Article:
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Frederick W. Cords, Jr.

Frederick W. Cords, Jr.

American politician and electrical engineer
Frederick W. Cords, Jr.
The basics

Quick Facts

Intro American politician and electrical engineer
Is Engineer Politician
From United States of America
Type Engineering Politics
Gender male
Birth 1 January 1903
Politics Republican Party
Peoplepill ID frederick-w-cords-jr
The details (from wikipedia)


Frederick W. Cords, Jr. (December 27, 1903 - ?) was an American electrical engineer from Milwaukee, Wisconsin who served one term as a Republican member of the Wisconsin State Assembly.


Cords was born December 27, 1903, in the city of Milwaukee, the son of Fred W. Cords, Sr., former clerk of the Milwaukee County circuit court and Augusta H. (Vogt) Cords. He was educated in the Milwaukee Public Schools, including the Highland Avenue School, and Riverside High School, and graduated from Milwaukee School of Engineering and a "school of finance" in New York City. He became an electrical engineer (doing both contracting and consulting) and an associate member of the American Institute of Electrical Engineers.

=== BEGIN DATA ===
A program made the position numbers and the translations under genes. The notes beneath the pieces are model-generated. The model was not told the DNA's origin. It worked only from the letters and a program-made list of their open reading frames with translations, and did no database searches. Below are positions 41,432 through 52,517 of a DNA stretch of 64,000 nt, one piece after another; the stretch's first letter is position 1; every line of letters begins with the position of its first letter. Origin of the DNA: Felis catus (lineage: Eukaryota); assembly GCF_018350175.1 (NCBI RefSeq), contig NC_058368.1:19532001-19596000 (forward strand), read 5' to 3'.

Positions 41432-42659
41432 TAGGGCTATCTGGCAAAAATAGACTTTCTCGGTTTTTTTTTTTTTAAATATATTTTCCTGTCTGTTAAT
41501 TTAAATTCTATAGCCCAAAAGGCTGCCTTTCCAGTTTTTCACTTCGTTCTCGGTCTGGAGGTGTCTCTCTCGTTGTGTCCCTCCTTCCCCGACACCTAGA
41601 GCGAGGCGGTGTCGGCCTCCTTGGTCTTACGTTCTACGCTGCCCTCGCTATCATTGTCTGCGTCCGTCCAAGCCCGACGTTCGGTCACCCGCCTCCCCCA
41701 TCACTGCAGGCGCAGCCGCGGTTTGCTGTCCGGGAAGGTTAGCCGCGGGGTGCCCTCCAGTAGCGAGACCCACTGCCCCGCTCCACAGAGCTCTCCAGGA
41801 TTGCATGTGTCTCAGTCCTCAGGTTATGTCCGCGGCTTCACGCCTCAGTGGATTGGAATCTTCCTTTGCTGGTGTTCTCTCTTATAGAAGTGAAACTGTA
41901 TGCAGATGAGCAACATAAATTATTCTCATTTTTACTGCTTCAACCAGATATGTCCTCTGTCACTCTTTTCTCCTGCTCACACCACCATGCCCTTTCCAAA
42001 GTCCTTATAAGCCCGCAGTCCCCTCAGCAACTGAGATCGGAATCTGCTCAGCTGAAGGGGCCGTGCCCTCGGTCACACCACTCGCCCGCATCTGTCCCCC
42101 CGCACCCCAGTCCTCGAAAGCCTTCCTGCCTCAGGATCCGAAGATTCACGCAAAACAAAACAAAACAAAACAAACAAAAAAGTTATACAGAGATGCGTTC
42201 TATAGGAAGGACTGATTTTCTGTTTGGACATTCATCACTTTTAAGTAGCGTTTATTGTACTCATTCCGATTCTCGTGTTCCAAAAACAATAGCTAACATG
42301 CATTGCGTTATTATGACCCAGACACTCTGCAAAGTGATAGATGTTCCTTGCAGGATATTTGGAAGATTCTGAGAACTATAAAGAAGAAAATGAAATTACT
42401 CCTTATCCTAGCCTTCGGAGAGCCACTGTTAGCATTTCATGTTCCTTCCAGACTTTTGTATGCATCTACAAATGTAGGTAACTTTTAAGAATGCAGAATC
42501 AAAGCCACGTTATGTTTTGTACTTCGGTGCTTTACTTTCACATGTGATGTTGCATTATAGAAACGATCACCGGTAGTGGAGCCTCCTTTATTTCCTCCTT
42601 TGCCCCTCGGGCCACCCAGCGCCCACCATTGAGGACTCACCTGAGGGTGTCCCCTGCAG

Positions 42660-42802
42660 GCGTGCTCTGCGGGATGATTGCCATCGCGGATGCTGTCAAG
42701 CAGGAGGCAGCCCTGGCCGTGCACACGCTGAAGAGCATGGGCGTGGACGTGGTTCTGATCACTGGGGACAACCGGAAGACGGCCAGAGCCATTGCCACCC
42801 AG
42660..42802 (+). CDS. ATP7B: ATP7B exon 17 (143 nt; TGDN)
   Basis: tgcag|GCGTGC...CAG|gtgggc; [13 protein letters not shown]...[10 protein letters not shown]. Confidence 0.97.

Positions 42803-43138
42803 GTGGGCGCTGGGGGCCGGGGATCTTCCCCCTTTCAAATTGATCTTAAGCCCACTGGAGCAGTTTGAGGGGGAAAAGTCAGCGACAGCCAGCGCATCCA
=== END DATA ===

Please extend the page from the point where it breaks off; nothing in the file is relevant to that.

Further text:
Assembly service

Cords was elected to the Assembly's Sixth Milwaukee County district (the Sixth Ward of the City of Milwaukee), in 1928. He first defeated Frederick Petersen, former assemblyman from the district, in the Republican primary election; and in the general election polled 1380 votes, defeating Democrat Gene Ackerman, who received 936 votes, and Socialist Fred Breuhahn, who received 896 votes. He was assigned to the standing committee on elections.

In 1930 Cords had first to achieve a plurality in a five-way primary (Petersen was again one of his challengers). He was unseated in the general election by Socialist Ben Rubin, who drew 1389 votes, to Cords' 927 votes, with 350 for Democrat John N. Kaiser, and 55 for Lee Talton.

In 1932 Cords had once more to achieve a plurality in a five-way primary (Petersen was again one of his challengers) in order to challenge Rubin, who was a candidate for re-election. In the general election, Cords again faced Rubin, Kaiser and two new independents (one was Petersen, who polled only 37 votes). This time Kaiser (with Franklin D. Roosevelt at the top of the Democratic ticket) was the victor, with 2240 votes to Cords' 1412, Rubin's 2130, and another 129 for the two independents.

The contents of this page are sourced from Wikipedia article. The contents are available under the CC BY-SA 4.0 license.
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